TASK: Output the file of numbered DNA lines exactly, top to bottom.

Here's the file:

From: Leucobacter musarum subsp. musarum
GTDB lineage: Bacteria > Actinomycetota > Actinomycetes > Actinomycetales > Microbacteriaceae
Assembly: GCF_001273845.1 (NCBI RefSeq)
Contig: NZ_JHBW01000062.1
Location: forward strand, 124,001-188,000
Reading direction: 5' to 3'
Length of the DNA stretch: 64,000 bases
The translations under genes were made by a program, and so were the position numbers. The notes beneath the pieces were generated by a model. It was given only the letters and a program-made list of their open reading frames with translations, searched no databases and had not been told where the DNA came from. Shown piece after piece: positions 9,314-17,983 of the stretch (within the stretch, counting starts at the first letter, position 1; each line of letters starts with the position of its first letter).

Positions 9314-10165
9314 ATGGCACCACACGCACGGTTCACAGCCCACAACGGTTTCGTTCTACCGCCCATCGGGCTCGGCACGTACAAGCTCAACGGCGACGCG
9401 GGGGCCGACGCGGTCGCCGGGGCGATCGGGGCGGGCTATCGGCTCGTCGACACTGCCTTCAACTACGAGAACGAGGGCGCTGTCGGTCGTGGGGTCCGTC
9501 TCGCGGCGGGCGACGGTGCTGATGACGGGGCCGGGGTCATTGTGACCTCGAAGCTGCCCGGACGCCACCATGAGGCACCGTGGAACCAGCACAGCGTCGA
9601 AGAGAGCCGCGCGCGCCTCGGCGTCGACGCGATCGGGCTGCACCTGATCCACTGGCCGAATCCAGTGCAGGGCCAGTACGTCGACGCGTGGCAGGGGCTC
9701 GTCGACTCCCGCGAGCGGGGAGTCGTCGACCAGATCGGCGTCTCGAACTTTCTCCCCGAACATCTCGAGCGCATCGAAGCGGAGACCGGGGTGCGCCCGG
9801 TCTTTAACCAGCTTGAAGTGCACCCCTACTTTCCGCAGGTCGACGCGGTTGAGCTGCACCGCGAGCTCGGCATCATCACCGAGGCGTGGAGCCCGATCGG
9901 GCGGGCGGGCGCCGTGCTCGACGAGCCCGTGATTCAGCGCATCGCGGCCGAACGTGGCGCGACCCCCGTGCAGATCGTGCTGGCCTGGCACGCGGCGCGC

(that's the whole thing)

From: Leucobacter musarum subsp. musarum
GTDB lineage: Bacteria > Actinomycetota > Actinomycetes > Actinomycetales > Microbacteriaceae
Assembly: GCF_001273845.1 (NCBI RefSeq)
Contig: NZ_JHBW01000062.1
Location: forward strand, 124,001-188,000
Reading direction: 5' to 3'
Length of the DNA stretch: 64,000 bases
The translations under genes were made by a program, and so were the position numbers. The notes beneath the pieces were generated by a model. It was given only the letters and a program-made list of their open reading frames with translations, searched no databases and had not been told where the DNA came from. Shown piece after piece: positions 9,314-17,983 of the stretch (within the stretch, counting starts at the first letter, position 1; each line of letters starts with the position of its first letter).

Positions 9314-10165
9314 ATGGCACCACACGCACGGTTCACAGCCCACAACGGTTTCGTTCTACCGCCCATCGGGCTCGGCACGTACAAGCTCAACGGCGACGCG
9401 GGGGCCGACGCGGTCGCCGGGGCGATCGGGGCGGGCTATCGGCTCGTCGACACTGCCTTCAACTACGAGAACGAGGGCGCTGTCGGTCGTGGGGTCCGTC
9501 TCGCGGCGGGCGACGGTGCTGATGACGGGGCCGGGGTCATTGTGACCTCGAAGCTGCCCGGACGCCACCATGAGGCACCGTGGAACCAGCACAGCGTCGA
9601 AGAGAGCCGCGCGCGCCTCGGCGTCGACGCGATCGGGCTGCACCTGATCCACTGGCCGAATCCAGTGCAGGGCCAGTACGTCGACGCGTGGCAGGGGCTC
9701 GTCGACTCCCGCGAGCGGGGAGTCGTCGACCAGATCGGCGTCTCGAACTTTCTCCCCGAACATCTCGAGCGCATCGAAGCGGAGACCGGGGTGCGCCCGG
9801 TCTTTAACCAGCTTGAAGTGCACCCCTACTTTCCGCAGGTCGACGCGGTTGAGCTGCACCGCGAGCTCGGCATCATCACCGAGGCGTGGAGCCCGATCGG
9901 GCGGGCGGGCGCCGTGCTCGACGAGCCCGTGATTCAGCGCATCGCGGCCGAACGTGGCGCGACCCCCGTGCAGATCGTGCTGGCCTGGCACGCGGCGCGC